With a sense of wit and whimsy, the Stray Kats Theatre Company of Newtown is encouraging the more mature senior members of society that they are invited to be "Still Crazy After All These Years!" The company recently performed a series of eight one act plays in Newtown and at Whitney Center in Hamden to great applause.
A year ago co-producers and co-directors Tom Coash and Kate Katcher wondered if there were plays available for an older and more experienced cast of actors. They put a call out for submissions and were delighted to receive them in the hundreds. Carefully culling the contributions, they settled on a menu of eight that center on love and marriage and all the myriad problems contained therein for those over sixty-five.
With a troupe of a dozen talented actors - T. J. Chila, Stephanie Lloyd Ficarra, Dave Gant, Maggi Heilweil, Eric Larson, John Moran, Bob Ponturo, Nancy Ponturo, Patty Shea, Kimberly Squires, Don Striano and Allan Zeller- the races were off and running.
In "Back Fire" by David Lee White, a man and woman meet after four decades ago in high school and finally engage in all the fantasies they were afraid to do way back when. A series of discoveries after the deed is done put an alarming spin on their indulgences.
A uniquely different idea of retirement is explored in "Second Career" by Ellen Margolis when a woman takes on the commercial world as her own personal Complaint Department. A broken watch band, a non-functioning smoke detector, a damaged shoe, where she holds companies accountable, have now become a full time job. DSW, watch out!
Hobbies can be great unless yours is to possess such oddities as "Albert Einstein's Brain" by Ron Burch. A long suffering wife may be indulgent of hubby's strange passion for the quirky but she may have to draw the line here and now.
What would you do if you were a witness to a crime? In "Action and Reaction" by joel Doty, the husband sits by and watches, watches in alarm as his wife bravely and foolishly jumps in the fray to stop the assault.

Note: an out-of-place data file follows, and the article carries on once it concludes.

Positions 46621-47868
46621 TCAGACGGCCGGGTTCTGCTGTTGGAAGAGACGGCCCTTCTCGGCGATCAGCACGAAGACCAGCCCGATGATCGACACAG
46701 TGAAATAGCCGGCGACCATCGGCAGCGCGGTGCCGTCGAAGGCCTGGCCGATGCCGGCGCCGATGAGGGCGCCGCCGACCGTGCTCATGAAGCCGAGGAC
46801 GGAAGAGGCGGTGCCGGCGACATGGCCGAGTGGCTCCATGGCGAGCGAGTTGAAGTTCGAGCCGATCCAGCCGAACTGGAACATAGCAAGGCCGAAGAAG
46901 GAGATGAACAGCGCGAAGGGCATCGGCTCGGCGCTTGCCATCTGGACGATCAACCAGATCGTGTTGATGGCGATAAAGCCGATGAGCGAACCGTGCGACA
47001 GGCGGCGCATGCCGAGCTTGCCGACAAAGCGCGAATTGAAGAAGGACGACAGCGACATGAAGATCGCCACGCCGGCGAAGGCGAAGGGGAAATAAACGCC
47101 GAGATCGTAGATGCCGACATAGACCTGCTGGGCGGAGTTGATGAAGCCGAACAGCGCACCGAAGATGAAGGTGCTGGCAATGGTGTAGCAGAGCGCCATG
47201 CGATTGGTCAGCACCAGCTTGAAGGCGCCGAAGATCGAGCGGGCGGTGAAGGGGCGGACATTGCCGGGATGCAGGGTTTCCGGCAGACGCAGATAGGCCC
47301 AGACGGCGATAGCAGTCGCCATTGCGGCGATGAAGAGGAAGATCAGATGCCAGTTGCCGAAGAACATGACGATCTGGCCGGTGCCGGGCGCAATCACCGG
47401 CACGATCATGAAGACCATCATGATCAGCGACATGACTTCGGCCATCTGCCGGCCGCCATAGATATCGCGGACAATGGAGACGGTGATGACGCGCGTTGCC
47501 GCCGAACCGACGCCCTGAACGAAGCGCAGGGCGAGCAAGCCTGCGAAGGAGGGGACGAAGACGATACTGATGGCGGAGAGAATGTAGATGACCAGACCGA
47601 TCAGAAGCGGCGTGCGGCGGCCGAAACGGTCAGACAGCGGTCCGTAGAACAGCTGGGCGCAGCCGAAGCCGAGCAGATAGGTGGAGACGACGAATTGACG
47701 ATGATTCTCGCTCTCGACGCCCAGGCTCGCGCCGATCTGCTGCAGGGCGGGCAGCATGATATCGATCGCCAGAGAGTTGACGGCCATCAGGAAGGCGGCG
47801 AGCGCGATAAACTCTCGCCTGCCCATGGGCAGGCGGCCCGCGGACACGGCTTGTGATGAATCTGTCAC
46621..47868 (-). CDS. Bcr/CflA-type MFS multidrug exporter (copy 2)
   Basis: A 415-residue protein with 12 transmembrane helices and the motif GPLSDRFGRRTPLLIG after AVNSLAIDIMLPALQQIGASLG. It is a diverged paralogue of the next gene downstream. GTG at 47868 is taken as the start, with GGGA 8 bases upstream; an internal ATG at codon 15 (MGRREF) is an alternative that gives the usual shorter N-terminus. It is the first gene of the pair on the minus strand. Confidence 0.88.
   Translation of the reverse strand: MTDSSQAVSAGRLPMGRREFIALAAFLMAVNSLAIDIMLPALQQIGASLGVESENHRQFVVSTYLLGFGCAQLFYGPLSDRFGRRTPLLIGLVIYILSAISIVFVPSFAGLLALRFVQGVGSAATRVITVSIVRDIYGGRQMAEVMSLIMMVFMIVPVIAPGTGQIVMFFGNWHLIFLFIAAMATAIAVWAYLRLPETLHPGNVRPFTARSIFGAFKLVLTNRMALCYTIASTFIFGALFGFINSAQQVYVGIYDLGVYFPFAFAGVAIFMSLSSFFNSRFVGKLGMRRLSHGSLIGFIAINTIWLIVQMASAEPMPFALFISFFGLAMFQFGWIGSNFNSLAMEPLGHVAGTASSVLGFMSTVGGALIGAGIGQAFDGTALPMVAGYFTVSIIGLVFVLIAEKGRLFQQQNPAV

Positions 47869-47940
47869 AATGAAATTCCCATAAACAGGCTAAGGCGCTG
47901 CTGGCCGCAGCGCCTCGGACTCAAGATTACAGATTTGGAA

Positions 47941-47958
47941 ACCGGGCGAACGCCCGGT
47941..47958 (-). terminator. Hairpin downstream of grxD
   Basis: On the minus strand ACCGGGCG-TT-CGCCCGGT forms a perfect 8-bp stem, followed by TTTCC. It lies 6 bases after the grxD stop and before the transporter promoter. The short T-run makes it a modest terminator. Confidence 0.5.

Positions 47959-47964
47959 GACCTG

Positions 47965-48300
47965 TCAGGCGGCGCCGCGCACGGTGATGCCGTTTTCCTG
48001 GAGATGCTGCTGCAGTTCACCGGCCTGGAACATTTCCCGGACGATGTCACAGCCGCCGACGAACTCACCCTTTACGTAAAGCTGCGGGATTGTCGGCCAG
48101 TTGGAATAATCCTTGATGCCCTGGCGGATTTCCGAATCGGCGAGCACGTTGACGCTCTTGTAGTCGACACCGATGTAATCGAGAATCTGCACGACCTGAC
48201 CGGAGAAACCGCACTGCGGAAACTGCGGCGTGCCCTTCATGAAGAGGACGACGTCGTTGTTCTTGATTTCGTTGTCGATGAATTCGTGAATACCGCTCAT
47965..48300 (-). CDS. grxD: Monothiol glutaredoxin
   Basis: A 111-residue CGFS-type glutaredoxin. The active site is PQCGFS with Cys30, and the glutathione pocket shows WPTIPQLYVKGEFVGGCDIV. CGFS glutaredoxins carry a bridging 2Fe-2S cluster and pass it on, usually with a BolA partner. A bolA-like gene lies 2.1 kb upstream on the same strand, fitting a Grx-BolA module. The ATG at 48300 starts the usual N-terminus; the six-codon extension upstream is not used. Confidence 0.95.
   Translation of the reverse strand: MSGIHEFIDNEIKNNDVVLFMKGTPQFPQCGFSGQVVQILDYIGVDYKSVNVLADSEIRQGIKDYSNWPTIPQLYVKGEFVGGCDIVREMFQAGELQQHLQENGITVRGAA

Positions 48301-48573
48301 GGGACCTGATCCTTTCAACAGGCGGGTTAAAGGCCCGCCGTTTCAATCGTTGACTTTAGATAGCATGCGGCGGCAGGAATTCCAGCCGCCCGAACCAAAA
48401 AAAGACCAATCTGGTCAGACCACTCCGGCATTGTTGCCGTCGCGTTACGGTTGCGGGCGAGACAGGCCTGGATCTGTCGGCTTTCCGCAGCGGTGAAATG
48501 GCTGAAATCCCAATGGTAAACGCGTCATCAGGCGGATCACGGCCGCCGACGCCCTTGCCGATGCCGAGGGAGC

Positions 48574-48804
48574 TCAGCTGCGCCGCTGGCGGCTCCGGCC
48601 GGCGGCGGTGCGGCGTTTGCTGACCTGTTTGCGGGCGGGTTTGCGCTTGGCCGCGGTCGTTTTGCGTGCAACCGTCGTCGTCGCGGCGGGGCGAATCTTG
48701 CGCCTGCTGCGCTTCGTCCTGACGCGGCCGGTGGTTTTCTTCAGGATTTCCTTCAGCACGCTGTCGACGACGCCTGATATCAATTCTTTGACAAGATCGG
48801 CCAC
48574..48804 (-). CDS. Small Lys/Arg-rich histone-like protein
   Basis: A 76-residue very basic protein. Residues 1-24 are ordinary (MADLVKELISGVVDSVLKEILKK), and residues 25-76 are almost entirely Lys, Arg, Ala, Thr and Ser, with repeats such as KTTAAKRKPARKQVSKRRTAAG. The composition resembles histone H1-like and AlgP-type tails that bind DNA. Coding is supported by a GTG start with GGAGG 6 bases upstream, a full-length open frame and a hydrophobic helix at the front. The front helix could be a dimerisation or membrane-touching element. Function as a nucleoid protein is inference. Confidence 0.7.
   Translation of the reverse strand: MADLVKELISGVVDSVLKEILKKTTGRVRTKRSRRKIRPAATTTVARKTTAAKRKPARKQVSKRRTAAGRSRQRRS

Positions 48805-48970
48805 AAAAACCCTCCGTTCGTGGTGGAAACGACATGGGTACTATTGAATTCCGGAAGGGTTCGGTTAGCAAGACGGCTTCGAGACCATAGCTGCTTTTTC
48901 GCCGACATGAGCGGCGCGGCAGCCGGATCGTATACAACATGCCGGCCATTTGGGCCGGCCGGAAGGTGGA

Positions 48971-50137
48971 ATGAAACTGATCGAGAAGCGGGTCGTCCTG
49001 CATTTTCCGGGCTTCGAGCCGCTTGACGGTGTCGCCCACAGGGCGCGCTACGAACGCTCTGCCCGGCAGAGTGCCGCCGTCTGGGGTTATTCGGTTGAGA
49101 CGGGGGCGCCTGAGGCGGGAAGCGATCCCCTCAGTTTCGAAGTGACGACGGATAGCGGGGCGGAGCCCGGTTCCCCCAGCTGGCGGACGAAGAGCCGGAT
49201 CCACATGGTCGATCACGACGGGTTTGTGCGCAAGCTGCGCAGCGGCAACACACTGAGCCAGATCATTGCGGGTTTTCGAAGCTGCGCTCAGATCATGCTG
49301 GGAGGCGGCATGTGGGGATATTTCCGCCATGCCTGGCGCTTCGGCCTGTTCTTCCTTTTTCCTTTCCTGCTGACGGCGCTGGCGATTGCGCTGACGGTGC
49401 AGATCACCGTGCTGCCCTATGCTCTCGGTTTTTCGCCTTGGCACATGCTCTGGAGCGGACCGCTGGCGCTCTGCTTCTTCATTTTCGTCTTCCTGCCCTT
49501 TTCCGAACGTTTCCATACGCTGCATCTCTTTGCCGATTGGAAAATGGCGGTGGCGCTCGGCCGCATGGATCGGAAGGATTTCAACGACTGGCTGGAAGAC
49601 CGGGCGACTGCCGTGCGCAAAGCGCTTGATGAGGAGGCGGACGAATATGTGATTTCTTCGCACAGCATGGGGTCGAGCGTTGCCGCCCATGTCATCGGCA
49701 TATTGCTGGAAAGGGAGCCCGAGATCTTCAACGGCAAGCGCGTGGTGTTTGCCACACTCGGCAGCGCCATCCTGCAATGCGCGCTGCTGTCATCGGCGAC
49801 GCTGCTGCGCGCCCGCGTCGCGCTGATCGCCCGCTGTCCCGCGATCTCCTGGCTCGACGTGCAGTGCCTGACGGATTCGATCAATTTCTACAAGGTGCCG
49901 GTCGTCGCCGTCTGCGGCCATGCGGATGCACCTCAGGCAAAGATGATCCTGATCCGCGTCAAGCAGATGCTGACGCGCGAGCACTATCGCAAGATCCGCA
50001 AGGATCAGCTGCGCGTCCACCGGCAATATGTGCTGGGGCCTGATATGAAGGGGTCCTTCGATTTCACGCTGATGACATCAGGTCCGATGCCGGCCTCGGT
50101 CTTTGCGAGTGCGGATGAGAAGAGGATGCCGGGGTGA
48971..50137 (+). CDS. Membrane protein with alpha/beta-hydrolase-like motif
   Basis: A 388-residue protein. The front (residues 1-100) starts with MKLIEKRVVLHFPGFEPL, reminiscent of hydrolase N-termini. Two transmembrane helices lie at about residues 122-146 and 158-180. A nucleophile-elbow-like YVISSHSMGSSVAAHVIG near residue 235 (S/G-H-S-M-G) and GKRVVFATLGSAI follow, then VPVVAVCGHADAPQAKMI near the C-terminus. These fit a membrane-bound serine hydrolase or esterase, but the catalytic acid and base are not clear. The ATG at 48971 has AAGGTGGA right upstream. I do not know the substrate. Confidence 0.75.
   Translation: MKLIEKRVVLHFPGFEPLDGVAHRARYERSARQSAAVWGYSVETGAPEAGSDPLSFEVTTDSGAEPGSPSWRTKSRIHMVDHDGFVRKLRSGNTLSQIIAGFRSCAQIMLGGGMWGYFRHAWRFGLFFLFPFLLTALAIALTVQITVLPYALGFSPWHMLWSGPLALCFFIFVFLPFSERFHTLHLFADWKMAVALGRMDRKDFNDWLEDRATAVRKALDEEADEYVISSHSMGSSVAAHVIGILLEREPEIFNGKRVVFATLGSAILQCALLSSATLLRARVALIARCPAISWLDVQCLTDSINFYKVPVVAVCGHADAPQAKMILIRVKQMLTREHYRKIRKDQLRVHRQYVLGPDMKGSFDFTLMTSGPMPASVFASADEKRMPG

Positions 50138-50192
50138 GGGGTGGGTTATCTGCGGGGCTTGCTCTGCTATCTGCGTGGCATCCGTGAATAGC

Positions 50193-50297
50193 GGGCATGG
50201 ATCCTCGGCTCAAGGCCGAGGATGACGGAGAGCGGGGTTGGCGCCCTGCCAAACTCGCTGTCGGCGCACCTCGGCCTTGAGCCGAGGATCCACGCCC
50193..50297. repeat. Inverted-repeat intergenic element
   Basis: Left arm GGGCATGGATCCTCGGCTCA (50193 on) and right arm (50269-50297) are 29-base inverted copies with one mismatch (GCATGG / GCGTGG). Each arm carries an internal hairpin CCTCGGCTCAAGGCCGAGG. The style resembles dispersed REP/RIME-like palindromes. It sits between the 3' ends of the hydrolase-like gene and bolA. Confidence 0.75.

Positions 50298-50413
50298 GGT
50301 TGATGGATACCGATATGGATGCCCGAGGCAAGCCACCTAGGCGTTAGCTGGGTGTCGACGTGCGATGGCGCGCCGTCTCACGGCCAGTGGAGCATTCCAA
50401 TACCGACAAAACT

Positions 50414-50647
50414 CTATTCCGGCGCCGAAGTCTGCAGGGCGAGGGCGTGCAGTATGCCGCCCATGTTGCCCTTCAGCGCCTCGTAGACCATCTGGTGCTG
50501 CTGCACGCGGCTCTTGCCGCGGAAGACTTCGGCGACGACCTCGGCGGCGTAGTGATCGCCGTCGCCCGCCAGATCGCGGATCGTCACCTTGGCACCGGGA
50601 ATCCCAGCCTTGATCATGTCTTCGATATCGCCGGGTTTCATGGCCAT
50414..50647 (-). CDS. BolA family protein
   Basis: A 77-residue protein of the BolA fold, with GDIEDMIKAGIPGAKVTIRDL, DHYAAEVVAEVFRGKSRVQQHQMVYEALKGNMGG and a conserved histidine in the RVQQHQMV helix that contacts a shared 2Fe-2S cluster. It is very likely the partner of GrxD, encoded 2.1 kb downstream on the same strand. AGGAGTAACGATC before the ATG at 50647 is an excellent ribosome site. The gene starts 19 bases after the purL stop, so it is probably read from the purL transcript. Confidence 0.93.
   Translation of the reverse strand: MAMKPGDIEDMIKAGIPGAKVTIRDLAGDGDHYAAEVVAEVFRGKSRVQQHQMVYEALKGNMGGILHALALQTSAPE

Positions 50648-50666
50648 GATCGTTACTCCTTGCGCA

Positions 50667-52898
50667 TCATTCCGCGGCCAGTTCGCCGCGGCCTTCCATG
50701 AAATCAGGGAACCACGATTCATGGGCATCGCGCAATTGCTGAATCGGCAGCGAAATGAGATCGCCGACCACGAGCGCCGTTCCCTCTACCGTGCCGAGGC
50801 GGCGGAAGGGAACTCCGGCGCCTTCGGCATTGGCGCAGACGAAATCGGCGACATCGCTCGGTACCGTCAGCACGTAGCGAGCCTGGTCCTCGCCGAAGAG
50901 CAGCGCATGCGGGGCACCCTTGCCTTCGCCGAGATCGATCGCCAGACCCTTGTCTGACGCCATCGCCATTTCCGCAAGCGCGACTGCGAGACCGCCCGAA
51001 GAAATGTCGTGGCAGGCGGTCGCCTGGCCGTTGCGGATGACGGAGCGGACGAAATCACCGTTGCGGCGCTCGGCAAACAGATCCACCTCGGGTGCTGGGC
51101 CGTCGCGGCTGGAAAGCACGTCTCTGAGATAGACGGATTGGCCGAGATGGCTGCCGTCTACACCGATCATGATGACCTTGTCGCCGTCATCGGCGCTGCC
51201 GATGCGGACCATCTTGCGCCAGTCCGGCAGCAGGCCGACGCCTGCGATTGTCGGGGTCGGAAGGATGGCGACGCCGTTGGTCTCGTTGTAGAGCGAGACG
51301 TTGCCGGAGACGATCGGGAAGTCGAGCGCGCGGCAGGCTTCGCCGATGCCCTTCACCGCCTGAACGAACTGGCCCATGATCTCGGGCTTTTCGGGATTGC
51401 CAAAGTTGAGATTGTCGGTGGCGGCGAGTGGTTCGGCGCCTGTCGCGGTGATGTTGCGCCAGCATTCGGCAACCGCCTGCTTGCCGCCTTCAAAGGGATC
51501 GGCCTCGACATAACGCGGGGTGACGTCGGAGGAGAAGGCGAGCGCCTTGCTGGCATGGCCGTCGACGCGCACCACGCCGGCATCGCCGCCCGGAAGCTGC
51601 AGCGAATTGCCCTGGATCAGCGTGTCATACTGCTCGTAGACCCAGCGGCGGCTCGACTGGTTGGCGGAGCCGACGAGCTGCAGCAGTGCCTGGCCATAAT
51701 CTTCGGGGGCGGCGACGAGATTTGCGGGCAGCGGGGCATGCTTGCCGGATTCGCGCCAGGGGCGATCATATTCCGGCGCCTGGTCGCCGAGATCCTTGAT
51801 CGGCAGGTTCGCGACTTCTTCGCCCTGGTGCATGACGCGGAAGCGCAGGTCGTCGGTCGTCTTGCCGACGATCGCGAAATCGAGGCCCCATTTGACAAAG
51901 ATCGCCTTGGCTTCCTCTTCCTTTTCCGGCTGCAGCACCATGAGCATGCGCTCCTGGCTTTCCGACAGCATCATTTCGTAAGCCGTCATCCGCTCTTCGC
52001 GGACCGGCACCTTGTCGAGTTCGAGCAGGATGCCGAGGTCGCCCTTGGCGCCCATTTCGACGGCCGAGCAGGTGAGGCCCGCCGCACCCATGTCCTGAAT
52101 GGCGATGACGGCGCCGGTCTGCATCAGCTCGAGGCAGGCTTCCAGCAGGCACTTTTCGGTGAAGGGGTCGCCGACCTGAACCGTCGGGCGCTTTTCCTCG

To rekindle a marriage where the flames have been extinguished, a couple embark on an adventure to India, at great expense, in "Kamasutra" by Tom Coash. Doris is willing to go to great lengths to awaken Harold's sleeping libido.
A cancelled credit card causes no end of confusion and problems in "Funny Valentine" by Kaye Soliton when a couple on a cruise find their souvenir shopping in serious jeopardy.
When empty nesters watch their son leave home for college, the husband finds himself suddenly "Splitting Hares" by Brett Hursey. He starts identifying with long earred, carrot eating bunnies as a coping mechanism.
Planning for the future quickly becomes an obsessive occupation as two men, Jack and John, meet with a funeral arranger in "Planning Ahead" by Kate Katcher. Cremation, a party and a Hefty bag are all up for consideration.
To discover where or when "Still Crazy After All These Years!" will appear next, go to www.straykatstheatrecompany.org or call 203-514-2221. The company, founded in 2003, is a not-for-profit professional theatre company with a mission of presenting contemporary classics, radio shows from the golden age of radio and new works.